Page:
Like many children, Andrew Hightower, 13, likes pizza, sandwiches and dessert.
But Andrew has Type 1 diabetes, and six years ago, to control his blood sugar levels, his parents put him on a low-carbohydrate, high-protein diet. His mother makes him recipes with diabetic-friendly ingredients that won’t spike his blood sugar, such as pizza with a low-carb, almond-flour crust and homemade bread with walnut flour instead of white flour.
Andrew’s diet requires careful planning. But he and his parents say it makes it easier to manage his condition, and since he started the diet, his blood sugar control has markedly improved and he has had no complications requiring hospital visits.
“I do this so that I can be healthy,” said Andrew, who lives in Jacksonville, Fla.
Most diabetes experts do not recommend low-carb diets for people with Type 1 diabetes, especially children. Some worry that restricting carbs can lead to dangerously low blood sugar levels, a condition known as hypoglycemia, and potentially stunt growth. But a new study published in the journal Pediatrics suggests otherwise.
It found that children and adults with Type 1 diabetes who followed a very low-carb, high-protein diet for an average of just more than two years — combined with the diabetes drug insulin at smaller doses than typically required on a normal diet — had “exceptional” blood sugar control. They had low rates of major complications, and children who followed it for years did not show any signs of impaired growth.
The study found that the participants’ average hemoglobin A1C, a long-term barometer of blood sugar levels, fell to just 5.67 percent. An A1C under 5.7 is considered normal, and it is well below the threshold for diabetes, which is 6.5 percent.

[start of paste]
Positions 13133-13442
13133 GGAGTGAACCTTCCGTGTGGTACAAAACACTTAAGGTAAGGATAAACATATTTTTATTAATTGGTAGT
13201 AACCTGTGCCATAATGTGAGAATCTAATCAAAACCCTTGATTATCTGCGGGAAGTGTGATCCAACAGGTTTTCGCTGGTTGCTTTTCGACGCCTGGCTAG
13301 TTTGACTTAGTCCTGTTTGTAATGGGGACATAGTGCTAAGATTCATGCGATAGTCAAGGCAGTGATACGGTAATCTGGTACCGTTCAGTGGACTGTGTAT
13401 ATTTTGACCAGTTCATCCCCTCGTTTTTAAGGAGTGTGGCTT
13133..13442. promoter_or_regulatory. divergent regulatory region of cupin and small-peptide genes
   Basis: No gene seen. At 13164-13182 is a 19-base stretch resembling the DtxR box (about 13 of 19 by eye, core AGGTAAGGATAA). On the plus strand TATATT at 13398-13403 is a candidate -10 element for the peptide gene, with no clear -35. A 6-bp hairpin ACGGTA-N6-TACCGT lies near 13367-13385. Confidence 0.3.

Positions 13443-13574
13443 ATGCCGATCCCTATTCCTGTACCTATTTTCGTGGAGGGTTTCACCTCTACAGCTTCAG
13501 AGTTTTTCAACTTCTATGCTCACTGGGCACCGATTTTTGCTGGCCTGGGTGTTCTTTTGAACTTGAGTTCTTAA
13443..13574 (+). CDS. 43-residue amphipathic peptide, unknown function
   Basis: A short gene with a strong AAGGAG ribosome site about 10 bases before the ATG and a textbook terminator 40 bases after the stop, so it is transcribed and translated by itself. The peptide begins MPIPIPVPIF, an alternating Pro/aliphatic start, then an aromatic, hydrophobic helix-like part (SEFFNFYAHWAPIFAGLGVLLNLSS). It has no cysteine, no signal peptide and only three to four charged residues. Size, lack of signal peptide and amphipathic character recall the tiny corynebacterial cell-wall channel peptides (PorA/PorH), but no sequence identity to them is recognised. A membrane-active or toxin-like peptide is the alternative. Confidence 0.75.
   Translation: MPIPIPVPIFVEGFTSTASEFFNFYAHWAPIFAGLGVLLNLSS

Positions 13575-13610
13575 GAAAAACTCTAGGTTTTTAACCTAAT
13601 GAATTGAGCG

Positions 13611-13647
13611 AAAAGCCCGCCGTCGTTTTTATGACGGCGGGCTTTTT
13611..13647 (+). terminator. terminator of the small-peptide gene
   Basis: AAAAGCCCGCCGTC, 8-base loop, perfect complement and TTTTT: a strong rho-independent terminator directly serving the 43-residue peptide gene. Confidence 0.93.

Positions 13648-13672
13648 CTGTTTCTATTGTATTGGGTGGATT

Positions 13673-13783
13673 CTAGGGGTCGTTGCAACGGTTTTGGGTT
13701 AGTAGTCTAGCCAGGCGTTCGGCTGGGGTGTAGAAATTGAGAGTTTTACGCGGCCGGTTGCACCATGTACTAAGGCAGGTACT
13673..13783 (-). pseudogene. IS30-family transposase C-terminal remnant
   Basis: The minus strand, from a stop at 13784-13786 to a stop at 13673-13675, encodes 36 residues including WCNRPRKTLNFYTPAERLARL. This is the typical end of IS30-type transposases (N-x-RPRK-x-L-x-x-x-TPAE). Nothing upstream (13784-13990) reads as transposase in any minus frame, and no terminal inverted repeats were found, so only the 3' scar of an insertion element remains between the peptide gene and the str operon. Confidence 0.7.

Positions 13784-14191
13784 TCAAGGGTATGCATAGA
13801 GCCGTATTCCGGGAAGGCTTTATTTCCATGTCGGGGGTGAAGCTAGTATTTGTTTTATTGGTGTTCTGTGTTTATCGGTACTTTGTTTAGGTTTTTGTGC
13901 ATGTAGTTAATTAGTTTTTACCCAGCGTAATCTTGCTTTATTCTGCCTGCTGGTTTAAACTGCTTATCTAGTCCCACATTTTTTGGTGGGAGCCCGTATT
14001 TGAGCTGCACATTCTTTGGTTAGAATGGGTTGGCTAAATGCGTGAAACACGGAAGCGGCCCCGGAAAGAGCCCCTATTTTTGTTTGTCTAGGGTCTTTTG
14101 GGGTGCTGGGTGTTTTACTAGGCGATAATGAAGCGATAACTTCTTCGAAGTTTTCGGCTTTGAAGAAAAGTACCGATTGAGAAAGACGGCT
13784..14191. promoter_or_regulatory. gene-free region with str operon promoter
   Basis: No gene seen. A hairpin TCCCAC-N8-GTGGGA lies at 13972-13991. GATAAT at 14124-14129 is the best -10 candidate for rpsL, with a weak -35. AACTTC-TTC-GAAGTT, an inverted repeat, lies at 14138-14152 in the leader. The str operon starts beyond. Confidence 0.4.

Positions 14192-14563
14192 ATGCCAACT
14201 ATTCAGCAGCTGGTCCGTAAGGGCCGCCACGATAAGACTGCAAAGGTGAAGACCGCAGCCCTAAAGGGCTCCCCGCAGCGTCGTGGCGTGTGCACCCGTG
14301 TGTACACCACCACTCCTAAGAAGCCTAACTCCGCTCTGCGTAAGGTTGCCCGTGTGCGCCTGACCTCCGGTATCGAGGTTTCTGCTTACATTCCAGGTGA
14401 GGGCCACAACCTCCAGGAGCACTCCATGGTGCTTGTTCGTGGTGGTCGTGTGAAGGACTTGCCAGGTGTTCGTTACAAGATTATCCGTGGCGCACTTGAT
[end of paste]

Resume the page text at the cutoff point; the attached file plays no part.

“Their blood sugar control seemed almost too good to be true,” said Belinda Lennerz, the study’s lead author and a pediatric endocrinology instructor at Boston Children’s Hospital and Harvard Medical School. “It’s nothing we typically see in the clinic for Type 1 diabetes.”
The study comes with an important caveat. It was an observational study, not a randomized trial with a control group.
About 1.25 million Americans have Type 1 diabetes, which occurs when the pancreas does not produce enough insulin to regulate blood sugar levels. Managing the condition requires administering insulin throughout the day. Over time, chronically elevated blood sugar can lead to nerve and kidney damage and cardiovascular disease.
The standard approach for people with Type 1 diabetes is to match carb intake with insulin. But the argument for restricting carbs is that it keeps blood sugar more stable and requires less insulin, resulting in fewer highs and lows.
The most striking finding of the new report was that A1C levels, on average, fell from 7.15 percent, in the diabetic range, to 5.67 percent, which is normal. The rate of diabetes-related hospitalizations also fell, from 8 percent before the diet to 2 percent after.